Peter Johann Rottler [1749-1836] came from Strasbourg (Alsace) and joined the Tranquebar Mission in the Coromandel (Ã‡ozhamandalam) in peninsular India in 1776. During his stay here, he pursued the plants of this region driven by his passion to know medicinal plants. On a road trip from Tranquebar northwards to Madras and back, Rottler collected plants, and this plant-collection activity has been scientifically documented in a paper entitled Botanische Bemerkungen auf der Hin- und Rückreise von Trankenbar nach Madras vom Herrn Missionair Rottler zu Trankenbar mit anmerkungen von Professor C.L. Willdenow published in the Gesellschaft Naturforschender Freunde zu Berlin [Neue Schriften] in 1803. Using the information available in this article, we have compared Madras-city vegetation with data extracted from two Madras-flora volumes published in 1929 and 1994, thus highlighting the plants of Madras in the eighteenth century. We the authors of the present article bring to light the changes that have occurred in the last 200 years in terms of loss of species, by verifying changes to plant-species composition in Madras city and its immediate neighbourhood, and relate the reasons for these changes. Between 1803 and 1929, maximum species loss had occurred. Of the 81 species (80 to be precise, because of species synonymy in recent times) species recorded in 1803, only 33 exist in the 1929 record, indicating loss of 47 taxa. Between 1929 and 1994, besides the 33 reported in 1929, ten 'new' additional taxa were recorded. As of today, the loss of economically important plants such as Mimosa chundra (Mimosaceae) and Costus speciosus (Zingiberaceae) appears irreversible and is discomforting, whereas the continued existence of the 'sensitive' taxon Habenaria viridiflora (Orchidaceae) is comforting.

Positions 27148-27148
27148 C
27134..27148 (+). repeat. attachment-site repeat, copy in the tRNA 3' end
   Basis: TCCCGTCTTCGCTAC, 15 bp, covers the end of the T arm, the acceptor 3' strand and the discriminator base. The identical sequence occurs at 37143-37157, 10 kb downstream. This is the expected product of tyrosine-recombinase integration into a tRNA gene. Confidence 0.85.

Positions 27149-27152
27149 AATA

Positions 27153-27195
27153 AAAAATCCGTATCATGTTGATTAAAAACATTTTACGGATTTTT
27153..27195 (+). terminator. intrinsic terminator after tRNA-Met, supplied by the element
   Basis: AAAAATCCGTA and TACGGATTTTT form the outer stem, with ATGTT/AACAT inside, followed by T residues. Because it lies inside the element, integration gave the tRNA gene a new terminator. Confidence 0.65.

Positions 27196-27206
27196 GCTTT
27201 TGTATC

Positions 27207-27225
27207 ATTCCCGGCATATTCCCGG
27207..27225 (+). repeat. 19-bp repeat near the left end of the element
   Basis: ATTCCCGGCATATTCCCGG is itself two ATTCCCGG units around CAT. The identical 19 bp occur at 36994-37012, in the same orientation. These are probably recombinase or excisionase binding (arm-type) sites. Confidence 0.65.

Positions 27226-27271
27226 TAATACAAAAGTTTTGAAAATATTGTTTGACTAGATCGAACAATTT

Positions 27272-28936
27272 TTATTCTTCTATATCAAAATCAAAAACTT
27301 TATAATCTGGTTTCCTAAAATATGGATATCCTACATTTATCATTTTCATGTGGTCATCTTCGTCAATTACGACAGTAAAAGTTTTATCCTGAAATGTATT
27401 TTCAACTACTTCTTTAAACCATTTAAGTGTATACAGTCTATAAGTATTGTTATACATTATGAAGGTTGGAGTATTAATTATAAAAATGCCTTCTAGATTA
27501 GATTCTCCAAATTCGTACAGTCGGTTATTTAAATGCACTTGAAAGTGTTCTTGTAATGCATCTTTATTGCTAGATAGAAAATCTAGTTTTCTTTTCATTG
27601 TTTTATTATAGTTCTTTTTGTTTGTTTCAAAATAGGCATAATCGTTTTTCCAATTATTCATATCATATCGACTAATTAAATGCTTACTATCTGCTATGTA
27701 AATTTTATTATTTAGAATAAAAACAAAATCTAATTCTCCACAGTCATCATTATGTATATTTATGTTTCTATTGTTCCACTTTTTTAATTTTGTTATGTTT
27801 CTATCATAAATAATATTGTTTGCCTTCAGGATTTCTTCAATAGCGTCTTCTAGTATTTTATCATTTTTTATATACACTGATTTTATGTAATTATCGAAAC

|Number of pages||10|
|Journal||International Journal of Ecology and Environmental Sciences|
|Publication status||Published - Dec 2010|